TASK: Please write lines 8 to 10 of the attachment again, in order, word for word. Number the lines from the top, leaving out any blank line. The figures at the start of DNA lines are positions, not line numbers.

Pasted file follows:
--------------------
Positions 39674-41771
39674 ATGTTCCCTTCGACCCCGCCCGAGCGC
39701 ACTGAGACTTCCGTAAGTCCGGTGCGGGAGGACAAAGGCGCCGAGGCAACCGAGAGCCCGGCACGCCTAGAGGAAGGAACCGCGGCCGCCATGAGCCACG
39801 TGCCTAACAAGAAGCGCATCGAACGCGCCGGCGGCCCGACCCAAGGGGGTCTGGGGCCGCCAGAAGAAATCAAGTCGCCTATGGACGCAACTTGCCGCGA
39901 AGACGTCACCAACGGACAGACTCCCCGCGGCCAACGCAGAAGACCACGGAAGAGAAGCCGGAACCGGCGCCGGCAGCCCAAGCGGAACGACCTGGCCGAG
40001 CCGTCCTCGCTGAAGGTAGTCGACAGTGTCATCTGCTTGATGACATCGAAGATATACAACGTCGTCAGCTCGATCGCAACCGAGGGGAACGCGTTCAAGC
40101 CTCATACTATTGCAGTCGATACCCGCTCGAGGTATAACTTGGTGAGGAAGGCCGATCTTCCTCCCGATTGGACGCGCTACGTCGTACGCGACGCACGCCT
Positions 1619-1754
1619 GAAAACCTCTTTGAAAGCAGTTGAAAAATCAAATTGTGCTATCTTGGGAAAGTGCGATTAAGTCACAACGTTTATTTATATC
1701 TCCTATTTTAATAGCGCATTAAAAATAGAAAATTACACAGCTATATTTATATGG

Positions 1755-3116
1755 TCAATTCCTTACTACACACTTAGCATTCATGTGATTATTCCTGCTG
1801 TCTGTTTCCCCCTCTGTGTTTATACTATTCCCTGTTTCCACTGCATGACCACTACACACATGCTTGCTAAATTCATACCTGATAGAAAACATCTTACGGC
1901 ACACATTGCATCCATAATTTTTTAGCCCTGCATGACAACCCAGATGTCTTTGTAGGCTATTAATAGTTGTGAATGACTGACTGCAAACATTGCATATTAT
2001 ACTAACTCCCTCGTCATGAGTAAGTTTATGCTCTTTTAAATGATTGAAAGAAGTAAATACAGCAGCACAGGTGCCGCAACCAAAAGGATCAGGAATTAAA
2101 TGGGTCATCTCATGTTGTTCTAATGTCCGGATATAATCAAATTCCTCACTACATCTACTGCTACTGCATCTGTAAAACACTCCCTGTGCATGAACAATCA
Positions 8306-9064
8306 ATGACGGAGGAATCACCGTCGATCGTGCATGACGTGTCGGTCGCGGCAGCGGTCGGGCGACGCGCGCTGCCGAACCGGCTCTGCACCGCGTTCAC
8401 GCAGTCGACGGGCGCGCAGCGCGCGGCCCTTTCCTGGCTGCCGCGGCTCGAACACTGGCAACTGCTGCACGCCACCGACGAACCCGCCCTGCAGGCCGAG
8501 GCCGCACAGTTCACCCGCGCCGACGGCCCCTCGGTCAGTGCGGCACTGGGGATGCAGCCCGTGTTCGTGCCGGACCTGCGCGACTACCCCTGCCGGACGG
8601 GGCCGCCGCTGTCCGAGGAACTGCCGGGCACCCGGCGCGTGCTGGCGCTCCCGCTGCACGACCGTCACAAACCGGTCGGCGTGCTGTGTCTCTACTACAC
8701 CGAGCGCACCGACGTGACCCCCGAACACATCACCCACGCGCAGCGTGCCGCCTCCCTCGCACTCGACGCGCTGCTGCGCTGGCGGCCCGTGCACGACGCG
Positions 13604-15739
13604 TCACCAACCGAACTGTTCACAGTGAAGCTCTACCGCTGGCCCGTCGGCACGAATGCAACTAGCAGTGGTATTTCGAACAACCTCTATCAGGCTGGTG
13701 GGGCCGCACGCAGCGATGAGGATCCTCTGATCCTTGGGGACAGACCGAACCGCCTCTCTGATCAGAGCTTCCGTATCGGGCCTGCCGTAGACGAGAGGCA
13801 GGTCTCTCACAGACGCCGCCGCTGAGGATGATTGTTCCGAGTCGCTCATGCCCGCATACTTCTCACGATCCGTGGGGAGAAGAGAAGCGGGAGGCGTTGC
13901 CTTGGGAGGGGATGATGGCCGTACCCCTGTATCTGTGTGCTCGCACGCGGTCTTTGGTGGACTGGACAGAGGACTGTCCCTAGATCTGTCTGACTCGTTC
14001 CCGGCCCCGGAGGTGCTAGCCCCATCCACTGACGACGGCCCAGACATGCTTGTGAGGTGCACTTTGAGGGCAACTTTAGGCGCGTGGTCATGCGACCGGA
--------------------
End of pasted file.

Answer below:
Positions 1619-1754
1619 GAAAACCTCTTTGAAAGCAGTTGAAAAATCAAATTGTGCTATCTTGGGAAAGTGCGATTAAGTCACAACGTTTATTTATATC
1701 TCCTATTTTAATAGCGCATTAAAAATAGAAAATTACACAGCTATATTTATATGG